The Apes saga staggers to a limp and unsatisfying conclusion that asks us to believe that, in less than one generation, the largely inarticulate apes of the last film have not only acquired the power of speech, but also a level of philosophy. There I go, applying logic to fantasy again, but there’s only so much absurdity a man can take.
The film starts some years after a nuclear war has devastated the major cities but somehow left the countryside untouched. A bucolic society of apes and humans is ruled by Caesar (Roddy McDowall). His rival for power is the volatile Aldo (Claude Akins), a gorilla whose thinks the only use for humans is target practice. Even under Caesar’s more enlightened rule, humans are second-class citizens, subject to a form of species-level apartheid.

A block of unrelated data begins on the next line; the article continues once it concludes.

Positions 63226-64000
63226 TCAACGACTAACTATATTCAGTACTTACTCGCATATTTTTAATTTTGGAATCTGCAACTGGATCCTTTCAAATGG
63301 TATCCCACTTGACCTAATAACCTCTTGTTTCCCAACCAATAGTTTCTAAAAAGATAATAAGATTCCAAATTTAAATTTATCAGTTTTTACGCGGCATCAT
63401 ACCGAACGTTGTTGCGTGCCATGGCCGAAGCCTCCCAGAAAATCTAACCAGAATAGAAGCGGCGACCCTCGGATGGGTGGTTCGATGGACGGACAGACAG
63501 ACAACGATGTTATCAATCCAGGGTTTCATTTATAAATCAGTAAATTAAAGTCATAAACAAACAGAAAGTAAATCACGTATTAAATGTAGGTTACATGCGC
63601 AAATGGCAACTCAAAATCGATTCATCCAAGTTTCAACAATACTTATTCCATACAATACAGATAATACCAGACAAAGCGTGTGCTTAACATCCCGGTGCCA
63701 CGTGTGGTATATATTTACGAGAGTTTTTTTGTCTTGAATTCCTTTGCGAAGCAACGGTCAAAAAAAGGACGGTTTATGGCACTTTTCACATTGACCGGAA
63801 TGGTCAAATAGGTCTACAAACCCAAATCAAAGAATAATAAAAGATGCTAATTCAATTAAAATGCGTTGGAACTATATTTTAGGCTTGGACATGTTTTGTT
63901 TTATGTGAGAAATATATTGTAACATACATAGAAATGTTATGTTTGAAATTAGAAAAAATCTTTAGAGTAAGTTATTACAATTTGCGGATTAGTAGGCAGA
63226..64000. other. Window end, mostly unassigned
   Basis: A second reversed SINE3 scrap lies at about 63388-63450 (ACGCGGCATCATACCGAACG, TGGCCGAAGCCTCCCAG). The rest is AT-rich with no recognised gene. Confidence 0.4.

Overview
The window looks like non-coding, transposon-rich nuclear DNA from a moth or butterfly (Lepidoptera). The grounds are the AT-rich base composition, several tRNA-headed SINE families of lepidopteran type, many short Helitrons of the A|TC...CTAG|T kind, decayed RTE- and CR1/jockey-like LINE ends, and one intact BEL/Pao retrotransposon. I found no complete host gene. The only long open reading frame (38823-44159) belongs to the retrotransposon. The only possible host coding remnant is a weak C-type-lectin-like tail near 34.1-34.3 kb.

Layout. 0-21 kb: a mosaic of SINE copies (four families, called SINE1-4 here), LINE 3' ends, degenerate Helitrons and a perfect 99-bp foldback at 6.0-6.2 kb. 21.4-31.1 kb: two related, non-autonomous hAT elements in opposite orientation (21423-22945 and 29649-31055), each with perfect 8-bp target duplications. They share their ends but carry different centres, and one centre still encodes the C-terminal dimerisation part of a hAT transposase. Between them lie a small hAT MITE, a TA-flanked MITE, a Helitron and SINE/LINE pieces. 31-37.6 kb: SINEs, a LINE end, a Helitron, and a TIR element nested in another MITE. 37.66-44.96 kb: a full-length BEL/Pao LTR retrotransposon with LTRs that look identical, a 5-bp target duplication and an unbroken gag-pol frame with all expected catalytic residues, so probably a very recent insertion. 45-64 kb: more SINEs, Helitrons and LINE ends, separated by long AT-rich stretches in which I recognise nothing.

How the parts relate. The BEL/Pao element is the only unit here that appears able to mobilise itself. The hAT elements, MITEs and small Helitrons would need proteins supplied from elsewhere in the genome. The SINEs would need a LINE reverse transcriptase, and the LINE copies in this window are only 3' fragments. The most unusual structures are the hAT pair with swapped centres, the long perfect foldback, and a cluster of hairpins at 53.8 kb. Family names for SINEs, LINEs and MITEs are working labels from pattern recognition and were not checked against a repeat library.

In the nearby ruined city lives another group of humans, who wear funny black hats so we get the point that these guys are the ancestors of the mutant bomb cultists from the second movie. After Caesar leads a party into the city to learn whatever information the city archives has about his parents, the two groups come into conflict, go to war and some stuff blows up.
That’s about it and you’re detecting a lack of enthusiasm for this film, you go straight to the head of the class. Battle is a simple and simple-minded tale that even lacks the substance of the tepid first sequel.